How has Indigenous sovereignty been impeded by our existing judicial system?

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Image: Pixabay - Monan - Canada Justice Law

Understanding the historic roots of the broken relationship between settlers and Canada's Indigenous people is a necessary step which we need to take to start solving the problems. And we especially need to acknowledge how those historic patterns still manifest themselves today.

This edition of rabble radio features an interview with Dr. Bruce Clark. Bruce Clark has been arguing for the past two decades that Canada's courts have blocked the way to reconciliation with Canada's Indigenous people. In his recent book, he elaborates on his thesis that the legal system in Canada has been utilizing instruments to suppress Indigenous sovereignty in law and that it therefore is culpable in genocide. The book is called Ongoing Genocide caused by Judicial Suppression of the "Existing" Aboriginal Rights.

Dr. Clark is a Canadian writer, activist and former lawyer. He first began working on Indigenous sovereignty issues back in 1973 when he was retained by the Temagami First Nation at Bear Island. The issue was an Ontario government plan to build an $80 million ski lodge on their land.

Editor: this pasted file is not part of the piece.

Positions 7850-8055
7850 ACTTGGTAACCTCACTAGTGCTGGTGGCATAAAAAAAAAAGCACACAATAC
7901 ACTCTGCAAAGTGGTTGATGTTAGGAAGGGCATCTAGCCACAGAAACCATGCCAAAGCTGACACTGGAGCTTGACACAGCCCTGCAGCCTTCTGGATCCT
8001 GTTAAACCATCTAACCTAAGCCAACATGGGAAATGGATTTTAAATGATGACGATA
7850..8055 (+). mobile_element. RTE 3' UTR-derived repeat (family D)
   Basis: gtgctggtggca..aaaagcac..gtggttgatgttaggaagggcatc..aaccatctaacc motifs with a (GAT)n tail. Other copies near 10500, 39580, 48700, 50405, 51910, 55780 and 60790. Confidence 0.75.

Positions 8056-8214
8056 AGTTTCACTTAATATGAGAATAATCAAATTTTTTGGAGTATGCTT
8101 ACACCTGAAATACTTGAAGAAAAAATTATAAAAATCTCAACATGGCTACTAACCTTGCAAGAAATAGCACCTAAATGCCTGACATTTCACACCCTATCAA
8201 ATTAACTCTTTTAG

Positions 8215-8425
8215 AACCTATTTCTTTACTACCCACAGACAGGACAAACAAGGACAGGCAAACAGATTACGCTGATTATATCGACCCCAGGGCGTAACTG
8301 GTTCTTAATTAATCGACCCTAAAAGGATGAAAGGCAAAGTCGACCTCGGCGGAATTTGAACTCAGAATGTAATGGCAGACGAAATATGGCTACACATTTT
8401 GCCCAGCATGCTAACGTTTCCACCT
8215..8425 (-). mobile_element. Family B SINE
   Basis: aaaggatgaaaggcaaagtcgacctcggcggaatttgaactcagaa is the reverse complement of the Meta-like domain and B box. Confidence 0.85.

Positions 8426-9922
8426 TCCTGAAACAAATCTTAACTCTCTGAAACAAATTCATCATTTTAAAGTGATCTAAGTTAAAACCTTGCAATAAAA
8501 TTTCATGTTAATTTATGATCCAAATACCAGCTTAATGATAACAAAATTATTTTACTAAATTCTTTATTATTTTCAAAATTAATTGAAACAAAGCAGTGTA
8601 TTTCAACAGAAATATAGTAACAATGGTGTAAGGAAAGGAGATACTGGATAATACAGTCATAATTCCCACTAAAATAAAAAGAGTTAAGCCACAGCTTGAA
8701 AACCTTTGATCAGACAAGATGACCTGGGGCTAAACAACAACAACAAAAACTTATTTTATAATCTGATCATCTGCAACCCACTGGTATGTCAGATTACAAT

He is also known for his work defending Indigenous land title at Gustafson Lake in the interior of British Columbia in 1995. In 1999, he was disbarred after criminal charges and convictions related to events that happened during that time. In the years since, he's used his legal knowledge to be an advocate for Indigenous rights and is the author of several books.

The interview on today's show was done by Michael Welch of the Global Research News Hour.

Thanks once again to Global Research News Hour for partnering with rabble.ca by letting us re-podcast their interviews. The show is hosted and produced in Winnipeg by CKUW news director and contributor, Michael Welch, in association with the Centre for Research on Globalization.

Image: Pixabay - Monan - Canada Justice Law

 

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